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University of Missouri student calls out Columbia's broken climate promises

Riley Cole standing outside.
Laine Cibulskis
Riley Cole, MU student and It's Our Wild Nature volunteer, speaks at a It's Our Wild Nature meeting on May 2, 2024, at the organization's nature area off Bluffdale Drive. Cole spoke at a Columbia City Council meeting last month to address the city's lack of progress on its climate goals.

The city of Columbia has a Climate Accountability Action Plan, but some climate advocates say progress hasn’t moved fast enough. When University of Missouri student Riley Cole discovered that only thirteen out of 161 goals had been met since the program’s implementation five years ago, he decided to speak up at a February 19th city council meeting. KBIA’s Laine Cibulskis sat down with Riley Cole. He’s an MU senior and environmental science student. Here’s an excerpt from their conversation.

Laine Cibulskis: So what did that process look like for you when you were starting? Can you describe the moment when you actually realized that only 13 of these goals have been met?

Riley Cole: I was frustrated when I saw that almost all of the orange or yellow, yellowish orange status, status bar is there everything awaiting resources, and…

Just felt like something needed to be done. I guess that I spoke with Mayor Buffaloe in my class and wasn't really able to get any answers as to why things hadn't been implemented. I do know that she said that, you know, they weren't put in place just as boxes to check. But they're also not just put in place to be put on a shelf. So that's why I ended up having the public comment at the city council meeting. I want to let them know that the community is watching and growing impatient.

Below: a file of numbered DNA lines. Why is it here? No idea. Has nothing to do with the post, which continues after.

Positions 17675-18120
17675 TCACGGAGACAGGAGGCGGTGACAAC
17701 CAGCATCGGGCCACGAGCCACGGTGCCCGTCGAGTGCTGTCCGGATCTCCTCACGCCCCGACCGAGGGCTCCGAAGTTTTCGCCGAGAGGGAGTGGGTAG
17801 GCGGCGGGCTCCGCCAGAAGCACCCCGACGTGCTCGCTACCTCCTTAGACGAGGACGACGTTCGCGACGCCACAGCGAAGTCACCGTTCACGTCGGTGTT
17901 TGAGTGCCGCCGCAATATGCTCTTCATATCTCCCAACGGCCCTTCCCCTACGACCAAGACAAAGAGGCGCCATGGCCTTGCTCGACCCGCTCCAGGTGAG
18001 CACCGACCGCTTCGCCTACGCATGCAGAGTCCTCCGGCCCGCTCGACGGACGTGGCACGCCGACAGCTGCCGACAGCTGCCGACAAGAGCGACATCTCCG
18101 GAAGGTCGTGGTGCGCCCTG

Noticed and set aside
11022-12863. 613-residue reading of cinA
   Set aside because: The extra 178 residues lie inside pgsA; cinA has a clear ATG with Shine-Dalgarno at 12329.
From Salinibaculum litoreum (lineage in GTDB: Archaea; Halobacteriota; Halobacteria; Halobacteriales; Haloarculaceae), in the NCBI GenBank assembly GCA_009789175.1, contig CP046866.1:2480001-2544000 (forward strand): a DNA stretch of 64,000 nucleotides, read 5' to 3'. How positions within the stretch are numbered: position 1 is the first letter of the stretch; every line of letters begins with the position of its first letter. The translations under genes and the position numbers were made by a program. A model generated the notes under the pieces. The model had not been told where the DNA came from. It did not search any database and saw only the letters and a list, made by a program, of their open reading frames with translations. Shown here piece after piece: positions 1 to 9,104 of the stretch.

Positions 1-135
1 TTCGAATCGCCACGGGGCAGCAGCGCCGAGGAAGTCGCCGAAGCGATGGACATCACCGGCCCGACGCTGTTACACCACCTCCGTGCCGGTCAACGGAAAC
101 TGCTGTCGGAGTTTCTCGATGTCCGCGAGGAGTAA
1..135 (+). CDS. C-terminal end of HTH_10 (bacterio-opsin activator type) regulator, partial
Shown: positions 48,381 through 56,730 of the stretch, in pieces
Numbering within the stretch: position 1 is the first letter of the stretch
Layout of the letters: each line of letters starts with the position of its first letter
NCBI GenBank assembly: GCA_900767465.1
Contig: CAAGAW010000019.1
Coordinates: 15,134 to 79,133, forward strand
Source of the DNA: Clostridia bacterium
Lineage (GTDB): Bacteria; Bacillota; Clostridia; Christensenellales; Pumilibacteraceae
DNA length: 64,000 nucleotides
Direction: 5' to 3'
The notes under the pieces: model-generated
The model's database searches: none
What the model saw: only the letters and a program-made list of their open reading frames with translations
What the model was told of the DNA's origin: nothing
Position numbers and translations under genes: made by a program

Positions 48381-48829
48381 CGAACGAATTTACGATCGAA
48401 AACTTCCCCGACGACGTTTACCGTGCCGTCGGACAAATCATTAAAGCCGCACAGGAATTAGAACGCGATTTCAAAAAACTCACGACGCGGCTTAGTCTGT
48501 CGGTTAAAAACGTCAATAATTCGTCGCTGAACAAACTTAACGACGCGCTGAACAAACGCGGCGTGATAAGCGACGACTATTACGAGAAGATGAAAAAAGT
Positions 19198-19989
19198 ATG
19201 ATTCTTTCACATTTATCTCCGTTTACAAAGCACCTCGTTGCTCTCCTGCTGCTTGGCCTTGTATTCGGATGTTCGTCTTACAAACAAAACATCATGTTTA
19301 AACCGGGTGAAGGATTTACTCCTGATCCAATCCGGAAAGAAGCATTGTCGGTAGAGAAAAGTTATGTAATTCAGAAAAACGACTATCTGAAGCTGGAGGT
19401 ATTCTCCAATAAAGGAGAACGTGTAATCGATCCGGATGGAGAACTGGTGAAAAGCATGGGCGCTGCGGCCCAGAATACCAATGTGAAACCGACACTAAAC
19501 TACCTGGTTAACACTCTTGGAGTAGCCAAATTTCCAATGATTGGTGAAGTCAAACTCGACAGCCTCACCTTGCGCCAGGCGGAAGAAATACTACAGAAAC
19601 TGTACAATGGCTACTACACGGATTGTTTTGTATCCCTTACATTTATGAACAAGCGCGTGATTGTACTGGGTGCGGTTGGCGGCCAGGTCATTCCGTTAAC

Cibulskis: Do you have any, you know, recommendations for the city or the school board to really take advantage of the resources that you mentioned, like MU, and things like that to prevent that kind of environmental degradation?

Cole: Yeah, I mean, not only have we only completed 13 out of 161, but 100, which is over two-thirds of goals have yet to be assigned resources, or some... They're not started yet. So in almost five years, that's kind of shocking and alarming. When I went into college, it was 2019. And we had just implemented the CAAP. And it was kind of full of hope, so to be where we're at now and to seemingly have little accomplished is, is concerning. I think, I do think we just need to use the resources that we have better. I mean, there are so many ways that we can incorporate the community, whether it's classrooms, in our colleges and universities, the research centers and the staff and faculty that we have, or if it's the classrooms of the high schools.

Cibulskis: Do you have any advice for what the average person can do to help combat climate change?

Cole: Yeah, be the change you want to see. It can be overwhelming. But don't be overwhelmed. Don't give up. Keep going to meetings, being involved in your community. And asking, asking that question every day, what can I do for our environment? What can I do to help others? What can I do to be the change that I want to see?

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